By Scott Westerman
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Scott’s Maxim: Life is not about wishing for what you don’t have. Its about making the most of what you do have.
Put yourself back in your high school mind. Try and remember what those years were like for you. Now imagine what it would it be like to come home from summer camp to discover your parents had abandoned you, all your worldly possessions were to be auctioned off and you would be starting your senior year penniless and homeless?
That nightmare came true for Dawn Loggins. It was the culmination of a childhood where she lived in a home without water and electricity, the child of parents who were drug abusers. And yet, this fall, Dawn is joining the elite few who will start their freshman year at Harvard.
How is it possible to endure the worst current reality imaginable and maintain faith in your dreams? “When I was younger,” Dawn told the North Caroline Business Insider, “I was able to look at all the bad choices — at the neglect, and the drug abuse, and everything that was happening — and make a decision for myself that I was not going to end up like my parents..”
Dawn learned to focus on what could be, even as she lived in destitution. She did within when she was without.
If you’re just starting your career adventure, you may feel, metaphorically, a little like Dawn. You’re not sure what your true passions are yet. You may be in a tight financial situation that distracts you from progress. People around you may try to influence you to accept a job based on their perceptions of your prospects. It’s ok to work at something that isn’t the perfect fit while you are bracketing your passion. That’s what Dawn did. But it’s also easy to get caught on that treadmill. Many of us stay in unsatisfactory situations because it’s the easy way out. We put up with it because we don’t want to do the work to figure out what happiness is, and chase it.
And what about those who do have the courage to grab the brass ring? How can we do within, when we are without?
Erik Deckers who writes for Dan Schawbel‘s Personal Branding Blog shares these suggestions for building your brand when you are between opportunities and living on a shoestring. His advice is useful whether you’re already on the road to success or are still searching for your first job.
Make Gmail the email for your personal brand. And use your real name. Don’t create an address that might detract from the image you are trying to put forth.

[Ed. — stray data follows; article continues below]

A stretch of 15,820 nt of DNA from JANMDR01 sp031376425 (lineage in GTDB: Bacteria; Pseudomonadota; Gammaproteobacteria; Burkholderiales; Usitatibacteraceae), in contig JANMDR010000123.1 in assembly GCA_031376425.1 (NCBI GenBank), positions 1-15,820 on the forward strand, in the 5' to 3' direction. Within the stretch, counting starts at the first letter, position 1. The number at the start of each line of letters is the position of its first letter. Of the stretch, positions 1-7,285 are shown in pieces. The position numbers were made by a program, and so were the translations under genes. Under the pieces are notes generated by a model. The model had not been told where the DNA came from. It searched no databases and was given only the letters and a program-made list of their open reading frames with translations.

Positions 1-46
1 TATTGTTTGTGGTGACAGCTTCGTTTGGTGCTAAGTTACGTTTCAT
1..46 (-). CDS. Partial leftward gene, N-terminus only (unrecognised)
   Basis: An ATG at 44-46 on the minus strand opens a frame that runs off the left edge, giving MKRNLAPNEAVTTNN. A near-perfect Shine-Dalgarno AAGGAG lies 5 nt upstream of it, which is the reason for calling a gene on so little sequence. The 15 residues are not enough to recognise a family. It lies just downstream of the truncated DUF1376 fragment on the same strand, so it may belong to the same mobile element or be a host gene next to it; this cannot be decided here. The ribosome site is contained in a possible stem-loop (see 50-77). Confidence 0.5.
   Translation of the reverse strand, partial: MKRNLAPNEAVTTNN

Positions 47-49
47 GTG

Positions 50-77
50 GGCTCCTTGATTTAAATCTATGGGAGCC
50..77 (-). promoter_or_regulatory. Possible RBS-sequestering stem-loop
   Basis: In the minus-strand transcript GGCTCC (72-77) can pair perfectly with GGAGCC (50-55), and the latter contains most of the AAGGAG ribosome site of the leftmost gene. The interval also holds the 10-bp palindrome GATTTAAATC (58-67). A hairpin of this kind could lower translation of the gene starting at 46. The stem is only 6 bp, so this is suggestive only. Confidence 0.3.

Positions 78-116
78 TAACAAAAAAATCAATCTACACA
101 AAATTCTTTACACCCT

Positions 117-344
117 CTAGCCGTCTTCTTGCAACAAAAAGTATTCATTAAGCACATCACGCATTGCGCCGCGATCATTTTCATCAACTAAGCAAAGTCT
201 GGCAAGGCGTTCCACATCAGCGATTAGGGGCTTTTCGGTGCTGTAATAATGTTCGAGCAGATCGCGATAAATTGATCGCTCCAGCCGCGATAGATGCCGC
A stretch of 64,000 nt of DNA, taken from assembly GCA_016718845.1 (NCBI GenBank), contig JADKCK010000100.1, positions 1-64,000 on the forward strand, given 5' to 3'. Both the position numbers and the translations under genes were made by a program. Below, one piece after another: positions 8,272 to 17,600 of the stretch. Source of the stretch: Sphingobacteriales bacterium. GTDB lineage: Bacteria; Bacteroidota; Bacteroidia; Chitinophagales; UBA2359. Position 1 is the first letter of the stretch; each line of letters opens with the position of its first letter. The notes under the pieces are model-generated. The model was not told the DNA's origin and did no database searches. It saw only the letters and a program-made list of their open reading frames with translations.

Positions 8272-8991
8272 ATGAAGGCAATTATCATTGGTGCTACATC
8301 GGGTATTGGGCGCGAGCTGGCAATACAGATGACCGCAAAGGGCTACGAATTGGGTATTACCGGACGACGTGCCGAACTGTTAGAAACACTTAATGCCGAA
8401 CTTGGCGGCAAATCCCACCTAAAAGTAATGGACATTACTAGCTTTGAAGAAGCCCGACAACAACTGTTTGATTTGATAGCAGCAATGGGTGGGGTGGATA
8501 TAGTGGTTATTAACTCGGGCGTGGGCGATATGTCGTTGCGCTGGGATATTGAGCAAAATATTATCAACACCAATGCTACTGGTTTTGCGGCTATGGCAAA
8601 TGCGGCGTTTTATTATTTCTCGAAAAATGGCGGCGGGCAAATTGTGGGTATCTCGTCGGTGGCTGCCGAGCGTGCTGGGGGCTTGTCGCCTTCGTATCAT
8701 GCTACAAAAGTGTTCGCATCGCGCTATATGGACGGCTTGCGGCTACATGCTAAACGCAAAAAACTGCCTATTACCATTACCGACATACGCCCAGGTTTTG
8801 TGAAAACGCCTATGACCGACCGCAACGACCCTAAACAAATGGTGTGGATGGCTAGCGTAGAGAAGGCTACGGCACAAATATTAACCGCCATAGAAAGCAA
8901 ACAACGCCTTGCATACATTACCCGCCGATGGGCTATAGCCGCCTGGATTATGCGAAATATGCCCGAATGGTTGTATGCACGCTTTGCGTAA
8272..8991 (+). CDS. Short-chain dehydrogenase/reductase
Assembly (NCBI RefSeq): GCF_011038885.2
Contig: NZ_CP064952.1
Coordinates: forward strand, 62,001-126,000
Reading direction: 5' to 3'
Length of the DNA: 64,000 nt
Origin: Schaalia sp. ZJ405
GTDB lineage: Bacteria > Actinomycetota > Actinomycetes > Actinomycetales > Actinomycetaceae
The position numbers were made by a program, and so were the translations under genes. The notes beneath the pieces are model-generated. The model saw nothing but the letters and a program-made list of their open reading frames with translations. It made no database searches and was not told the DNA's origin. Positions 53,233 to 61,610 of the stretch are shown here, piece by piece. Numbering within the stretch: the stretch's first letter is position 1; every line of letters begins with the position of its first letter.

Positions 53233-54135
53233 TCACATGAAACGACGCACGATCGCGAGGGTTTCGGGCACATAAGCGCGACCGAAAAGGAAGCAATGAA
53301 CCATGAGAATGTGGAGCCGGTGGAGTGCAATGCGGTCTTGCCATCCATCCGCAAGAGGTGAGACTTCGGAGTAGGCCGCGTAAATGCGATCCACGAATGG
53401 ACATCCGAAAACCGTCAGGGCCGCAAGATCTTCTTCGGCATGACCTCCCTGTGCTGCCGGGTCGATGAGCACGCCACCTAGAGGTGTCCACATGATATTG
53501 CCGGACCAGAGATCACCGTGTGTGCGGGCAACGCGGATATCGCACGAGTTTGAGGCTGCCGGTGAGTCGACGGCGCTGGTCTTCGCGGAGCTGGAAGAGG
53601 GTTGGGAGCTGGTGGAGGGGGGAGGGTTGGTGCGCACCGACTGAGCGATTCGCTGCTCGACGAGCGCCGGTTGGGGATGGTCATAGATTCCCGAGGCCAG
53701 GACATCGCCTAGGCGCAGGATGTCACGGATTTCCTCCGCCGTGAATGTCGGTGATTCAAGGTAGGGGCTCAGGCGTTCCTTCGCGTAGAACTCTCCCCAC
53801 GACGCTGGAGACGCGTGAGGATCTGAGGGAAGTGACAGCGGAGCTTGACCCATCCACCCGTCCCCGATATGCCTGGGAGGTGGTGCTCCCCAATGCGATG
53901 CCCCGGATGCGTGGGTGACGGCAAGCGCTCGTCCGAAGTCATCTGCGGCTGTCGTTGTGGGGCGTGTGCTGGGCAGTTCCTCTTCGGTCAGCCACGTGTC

Use Hootsuite to create and schedule your important tweets and links. And make the most of your LinkedIn presence, not just to highlight who you are, but to share the wisdom of others via links and articles to useful content.
The one place Deckers says you should avoid? Facebook. “Facebook won’t help you find a job,” he writes. Time management applies to every circumstance. So if you only have a few minutes of internet time each day don’t waste it there.
What about internet access? What do you do if you don’t have it where you live? An increasing number of fast food and coffee shops have discovered that free wifi is a business builder. Rotate among your local McDonald’s locations. A dollar for a Coke buys you an hour on the web. Use it wisely.
And don’t forget the place that was wikipedia before wikipedia was cool: your local library. Most offer computer access and all are filled with the wisdom of thousands of others who have walked your path and turned challenges into opportunities.
Whatever your situation, there is probably an organization out there that was founded to help you cope with it. It’s a lot like finding a good shrink, sometimes you have to test drive a few before you get the right fit. But it’s worth the effort. In Dawn Loggins case, it was a high school guidance counselor who challenged her to shoot for Harvard after she was accepted at UNC. Help is out there, if you’re willing to look for it.
What’s the most important trait to develop when you are struggling? Dean Becker, the president and CEO of Adaptiv Learning Systems, told The Harvard Business Review’s Diane Coutu “More than education, more than experience, more than training, a person’s level of resilience will determine who succeeds and who fails. That’s true in the cancer ward, it’s true in the Olympics, and it’s true in the boardroom.”
And last, but not least, wherever you may be right now, you have something to be thankful for. There is someone out there who has helped you. At some point you got a lucky break. You have experienced moments of joy, even amongst heartbreak. Latch on to those moments with gratitude and use them to generate the positive energy to keep moving forward, no matter what.
“Be thankful for what you have;” Oprah Winfrey says, “you’ll end up having more. If you concentrate on what you don’t have, you will never, ever have enough.”
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